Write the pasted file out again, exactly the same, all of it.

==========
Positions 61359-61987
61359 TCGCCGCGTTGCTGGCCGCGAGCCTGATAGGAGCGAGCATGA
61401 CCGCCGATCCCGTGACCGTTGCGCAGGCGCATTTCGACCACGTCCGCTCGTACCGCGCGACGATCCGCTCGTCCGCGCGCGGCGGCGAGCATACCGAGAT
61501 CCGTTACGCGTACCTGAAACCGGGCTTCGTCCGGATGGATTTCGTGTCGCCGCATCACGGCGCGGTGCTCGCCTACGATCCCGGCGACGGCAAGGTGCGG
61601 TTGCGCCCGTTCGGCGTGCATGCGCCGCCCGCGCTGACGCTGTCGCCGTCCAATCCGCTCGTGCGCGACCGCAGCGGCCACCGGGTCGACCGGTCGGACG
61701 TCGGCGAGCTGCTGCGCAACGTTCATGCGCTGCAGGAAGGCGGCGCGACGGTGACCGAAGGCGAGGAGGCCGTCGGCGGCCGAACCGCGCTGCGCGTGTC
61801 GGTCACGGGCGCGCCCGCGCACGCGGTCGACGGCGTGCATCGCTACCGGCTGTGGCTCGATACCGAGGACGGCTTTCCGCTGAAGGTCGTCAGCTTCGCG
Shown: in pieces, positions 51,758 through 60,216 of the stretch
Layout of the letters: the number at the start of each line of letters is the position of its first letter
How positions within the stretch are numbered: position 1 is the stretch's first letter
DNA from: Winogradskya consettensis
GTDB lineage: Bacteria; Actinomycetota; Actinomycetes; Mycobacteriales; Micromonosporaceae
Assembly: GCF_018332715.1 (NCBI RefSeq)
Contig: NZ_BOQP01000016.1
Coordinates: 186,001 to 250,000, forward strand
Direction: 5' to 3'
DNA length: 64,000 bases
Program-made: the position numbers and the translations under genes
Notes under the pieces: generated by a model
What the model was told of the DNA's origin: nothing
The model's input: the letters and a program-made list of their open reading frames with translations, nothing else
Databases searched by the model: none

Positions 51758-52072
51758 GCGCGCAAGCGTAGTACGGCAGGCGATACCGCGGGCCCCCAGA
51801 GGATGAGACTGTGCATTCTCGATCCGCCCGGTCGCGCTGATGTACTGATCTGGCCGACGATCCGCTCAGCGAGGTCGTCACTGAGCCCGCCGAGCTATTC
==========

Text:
Positions 61359-61987
61359 TCGCCGCGTTGCTGGCCGCGAGCCTGATAGGAGCGAGCATGA
61401 CCGCCGATCCCGTGACCGTTGCGCAGGCGCATTTCGACCACGTCCGCTCGTACCGCGCGACGATCCGCTCGTCCGCGCGCGGCGGCGAGCATACCGAGAT
61501 CCGTTACGCGTACCTGAAACCGGGCTTCGTCCGGATGGATTTCGTGTCGCCGCATCACGGCGCGGTGCTCGCCTACGATCCCGGCGACGGCAAGGTGCGG
61601 TTGCGCCCGTTCGGCGTGCATGCGCCGCCCGCGCTGACGCTGTCGCCGTCCAATCCGCTCGTGCGCGACCGCAGCGGCCACCGGGTCGACCGGTCGGACG
61701 TCGGCGAGCTGCTGCGCAACGTTCATGCGCTGCAGGAAGGCGGCGCGACGGTGACCGAAGGCGAGGAGGCCGTCGGCGGCCGAACCGCGCTGCGCGTGTC
61801 GGTCACGGGCGCGCCCGCGCACGCGGTCGACGGCGTGCATCGCTACCGGCTGTGGCTCGATACCGAGGACGGCTTTCCGCTGAAGGTCGTCAGCTTCGCG
Shown: in pieces, positions 51,758 through 60,216 of the stretch
Layout of the letters: the number at the start of each line of letters is the position of its first letter
How positions within the stretch are numbered: position 1 is the stretch's first letter
DNA from: Winogradskya consettensis
GTDB lineage: Bacteria; Actinomycetota; Actinomycetes; Mycobacteriales; Micromonosporaceae
Assembly: GCF_018332715.1 (NCBI RefSeq)
Contig: NZ_BOQP01000016.1
Coordinates: 186,001 to 250,000, forward strand
Direction: 5' to 3'
DNA length: 64,000 bases
Program-made: the position numbers and the translations under genes
Notes under the pieces: generated by a model
What the model was told of the DNA's origin: nothing
The model's input: the letters and a program-made list of their open reading frames with translations, nothing else
Databases searched by the model: none

Positions 51758-52072
51758 GCGCGCAAGCGTAGTACGGCAGGCGATACCGCGGGCCCCCAGA
51801 GGATGAGACTGTGCATTCTCGATCCGCCCGGTCGCGCTGATGTACTGATCTGGCCGACGATCCGCTCAGCGAGGTCGTCACTGAGCCCGCCGAGCTATTC